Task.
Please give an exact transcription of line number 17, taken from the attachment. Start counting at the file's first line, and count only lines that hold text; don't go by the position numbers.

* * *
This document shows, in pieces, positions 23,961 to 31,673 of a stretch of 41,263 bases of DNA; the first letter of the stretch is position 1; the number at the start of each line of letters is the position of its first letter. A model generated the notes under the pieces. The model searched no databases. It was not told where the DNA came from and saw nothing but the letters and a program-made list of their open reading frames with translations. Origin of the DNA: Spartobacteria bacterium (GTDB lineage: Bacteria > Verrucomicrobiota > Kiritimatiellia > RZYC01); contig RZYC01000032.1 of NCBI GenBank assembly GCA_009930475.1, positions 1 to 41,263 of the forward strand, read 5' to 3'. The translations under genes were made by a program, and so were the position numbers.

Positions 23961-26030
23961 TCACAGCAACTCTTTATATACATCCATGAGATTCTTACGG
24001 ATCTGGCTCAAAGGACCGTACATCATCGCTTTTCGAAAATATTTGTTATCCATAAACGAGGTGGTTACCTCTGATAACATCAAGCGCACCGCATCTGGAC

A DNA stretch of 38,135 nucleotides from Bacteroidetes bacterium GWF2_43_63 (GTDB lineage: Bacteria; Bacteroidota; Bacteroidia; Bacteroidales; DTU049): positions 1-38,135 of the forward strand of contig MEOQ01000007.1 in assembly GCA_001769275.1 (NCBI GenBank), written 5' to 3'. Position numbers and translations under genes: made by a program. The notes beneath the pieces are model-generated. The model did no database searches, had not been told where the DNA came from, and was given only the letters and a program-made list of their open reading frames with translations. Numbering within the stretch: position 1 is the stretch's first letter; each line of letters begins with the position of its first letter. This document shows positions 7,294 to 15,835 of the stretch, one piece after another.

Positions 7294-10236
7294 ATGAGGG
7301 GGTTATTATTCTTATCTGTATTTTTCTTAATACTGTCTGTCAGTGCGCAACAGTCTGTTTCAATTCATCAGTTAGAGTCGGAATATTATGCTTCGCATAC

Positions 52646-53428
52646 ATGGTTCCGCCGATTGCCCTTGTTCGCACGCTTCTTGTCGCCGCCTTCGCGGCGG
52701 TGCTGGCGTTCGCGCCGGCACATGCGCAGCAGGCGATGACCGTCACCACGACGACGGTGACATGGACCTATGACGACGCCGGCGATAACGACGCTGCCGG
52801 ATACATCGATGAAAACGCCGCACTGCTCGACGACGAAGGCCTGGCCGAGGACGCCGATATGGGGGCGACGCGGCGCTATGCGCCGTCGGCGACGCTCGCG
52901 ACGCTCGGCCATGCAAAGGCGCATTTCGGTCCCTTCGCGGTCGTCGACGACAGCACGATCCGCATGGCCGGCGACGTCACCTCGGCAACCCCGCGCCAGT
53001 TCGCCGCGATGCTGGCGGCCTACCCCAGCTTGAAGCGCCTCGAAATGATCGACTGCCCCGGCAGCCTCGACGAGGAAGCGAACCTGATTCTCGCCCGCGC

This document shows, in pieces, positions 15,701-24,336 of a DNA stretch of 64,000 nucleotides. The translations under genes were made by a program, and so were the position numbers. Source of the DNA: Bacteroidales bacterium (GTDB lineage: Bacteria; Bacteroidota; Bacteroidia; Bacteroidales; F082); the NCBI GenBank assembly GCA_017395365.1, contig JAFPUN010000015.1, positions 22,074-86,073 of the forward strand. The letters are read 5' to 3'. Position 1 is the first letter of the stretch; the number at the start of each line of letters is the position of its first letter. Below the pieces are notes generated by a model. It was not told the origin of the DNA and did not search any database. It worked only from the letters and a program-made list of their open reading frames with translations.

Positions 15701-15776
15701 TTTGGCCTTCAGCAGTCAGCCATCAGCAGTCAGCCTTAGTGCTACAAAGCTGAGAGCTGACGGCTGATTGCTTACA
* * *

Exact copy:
15701 TTTGGCCTTCAGCAGTCAGCCATCAGCAGTCAGCCTTAGTGCTACAAAGCTGAGAGCTGACGGCTGATTGCTTACA